Clients often request a certified translation, but the term certified can mean different things in different contexts. How can we make sure that clients are actually getting what they really need to ensure that all translations are admissible in evidence and accepted by the court?
To understand when and why a certified translation may be necessary, it is important to have a solid grasp of the difference between certified and noncertified translations of written documents compared with “certifications” issued by various agencies to oral interpreters, and to understand the different requirements for translations versus interpretations in different court systems.
What Is A Certified Translation Of A Written Document?
As a matter of industry custom, for a translation of a written document to be certified, a signed statement attesting to the completeness and accuracy of the translation typically accompanies both the newly translated document and the original copy. A notary public then notarizes this statement. Such certifications of written translations are called for by documents that require a certified translation or a certificate of accuracy.
Reputable and reliable translation companies entrust certified translations to their more experienced and highest-qualified translators in the area of specialty (e.g., legal, medical or scientific translations) and will have a specialty editor proofread the final document before it is certified.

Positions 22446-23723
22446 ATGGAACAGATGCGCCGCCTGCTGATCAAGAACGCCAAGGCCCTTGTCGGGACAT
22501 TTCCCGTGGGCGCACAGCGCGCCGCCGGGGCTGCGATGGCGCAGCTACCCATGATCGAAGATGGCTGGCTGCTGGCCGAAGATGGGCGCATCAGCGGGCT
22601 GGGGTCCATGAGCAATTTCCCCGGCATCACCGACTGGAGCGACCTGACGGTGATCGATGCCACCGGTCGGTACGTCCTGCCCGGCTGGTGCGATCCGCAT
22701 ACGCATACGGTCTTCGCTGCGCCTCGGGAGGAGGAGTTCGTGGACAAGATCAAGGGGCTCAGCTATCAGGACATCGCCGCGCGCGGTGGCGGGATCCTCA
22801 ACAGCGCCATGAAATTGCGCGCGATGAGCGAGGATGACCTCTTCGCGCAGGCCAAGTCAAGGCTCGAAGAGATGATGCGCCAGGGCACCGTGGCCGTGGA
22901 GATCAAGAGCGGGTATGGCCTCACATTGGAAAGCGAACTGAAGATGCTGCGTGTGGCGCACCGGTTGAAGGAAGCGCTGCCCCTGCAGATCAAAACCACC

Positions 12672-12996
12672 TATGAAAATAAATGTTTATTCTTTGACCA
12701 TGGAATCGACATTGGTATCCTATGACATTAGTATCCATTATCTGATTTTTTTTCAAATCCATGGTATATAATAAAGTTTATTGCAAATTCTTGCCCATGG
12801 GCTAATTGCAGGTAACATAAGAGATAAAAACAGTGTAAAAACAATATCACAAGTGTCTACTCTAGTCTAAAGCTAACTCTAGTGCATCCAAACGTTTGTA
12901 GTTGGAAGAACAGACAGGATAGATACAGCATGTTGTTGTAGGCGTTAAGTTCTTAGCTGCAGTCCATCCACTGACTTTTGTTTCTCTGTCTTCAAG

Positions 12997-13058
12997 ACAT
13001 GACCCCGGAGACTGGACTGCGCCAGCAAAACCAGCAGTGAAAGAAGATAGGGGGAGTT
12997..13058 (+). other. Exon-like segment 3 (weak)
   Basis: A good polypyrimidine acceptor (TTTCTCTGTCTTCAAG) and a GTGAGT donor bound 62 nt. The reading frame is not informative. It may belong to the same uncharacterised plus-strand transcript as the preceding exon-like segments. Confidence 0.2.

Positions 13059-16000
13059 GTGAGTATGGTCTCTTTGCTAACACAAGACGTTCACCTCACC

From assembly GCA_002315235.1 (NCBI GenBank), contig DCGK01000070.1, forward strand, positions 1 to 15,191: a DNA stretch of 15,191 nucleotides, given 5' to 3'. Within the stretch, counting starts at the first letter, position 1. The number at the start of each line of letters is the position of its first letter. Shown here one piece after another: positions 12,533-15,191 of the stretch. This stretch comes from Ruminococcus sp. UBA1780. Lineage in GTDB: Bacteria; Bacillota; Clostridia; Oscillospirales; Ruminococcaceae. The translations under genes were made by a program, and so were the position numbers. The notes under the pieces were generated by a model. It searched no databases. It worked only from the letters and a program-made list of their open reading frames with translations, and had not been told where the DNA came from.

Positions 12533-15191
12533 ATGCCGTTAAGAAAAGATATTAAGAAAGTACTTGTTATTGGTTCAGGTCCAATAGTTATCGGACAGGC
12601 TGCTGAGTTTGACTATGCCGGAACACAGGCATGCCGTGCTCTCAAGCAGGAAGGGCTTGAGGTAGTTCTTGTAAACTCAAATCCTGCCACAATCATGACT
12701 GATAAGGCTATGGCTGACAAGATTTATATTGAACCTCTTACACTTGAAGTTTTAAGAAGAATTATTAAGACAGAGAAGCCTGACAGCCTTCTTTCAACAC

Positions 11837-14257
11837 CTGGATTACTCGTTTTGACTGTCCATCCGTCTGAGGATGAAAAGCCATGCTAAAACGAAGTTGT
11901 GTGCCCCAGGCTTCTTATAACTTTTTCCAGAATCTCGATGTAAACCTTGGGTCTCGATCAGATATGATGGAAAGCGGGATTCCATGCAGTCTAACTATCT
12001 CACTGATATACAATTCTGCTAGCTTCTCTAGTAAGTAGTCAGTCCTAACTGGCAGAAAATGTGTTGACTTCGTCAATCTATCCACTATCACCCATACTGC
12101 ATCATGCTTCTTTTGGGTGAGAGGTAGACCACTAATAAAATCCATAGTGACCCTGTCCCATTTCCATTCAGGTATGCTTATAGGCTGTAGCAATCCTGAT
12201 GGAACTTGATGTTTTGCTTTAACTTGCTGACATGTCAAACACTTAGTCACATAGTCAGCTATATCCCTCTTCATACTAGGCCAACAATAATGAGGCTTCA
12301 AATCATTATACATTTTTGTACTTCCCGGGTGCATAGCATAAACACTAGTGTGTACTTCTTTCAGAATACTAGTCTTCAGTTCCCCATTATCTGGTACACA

Full-scale translation agencies are better equipped to certify a translation than a single linguist chosen from an online database because agencies are able to provide additional services in-house, such as notarization and proofreading by specialists in the subject area of the translation.
Interpreters V. Translators
The requirements for an oral interpretation are often different from those for a written translation. For instance, most courts require that an oral interpreter be certified, but some courts do not require that a translator of a written document be certified. It is particularly important to note these nuances when it comes to winning cases in court.
In 1995, Congress passed the Court Interpreters Act, 28 U.S.C. 1827, requiring the director of the Administrative Office of the U.S. Courts to establish a program to facilitate the use of certified and otherwise qualified interpreters in judicial proceedings.
Unfortunately, the act does not pertain to translations of written documents but only applies to the qualifications required for in-person oral interpretations.
There is no federal law or local rule pertaining to the qualification for a translator of written documents. Indeed, neither translation nor interpretation appears in the Federal Rules of Civil Procedure or the Southern District of Florida Local Rules of Court.
Thus, South Florida’s federal courts have no rule requiring translators of written documents to be certified. Section 2N of the Civil Filing Requirements, which was issued by the clerk of the Southern District of Florida and revised on March 12, 2014, states, “Documents not written in English must be accompanied by a translation unless a waiver has been granted by the court.”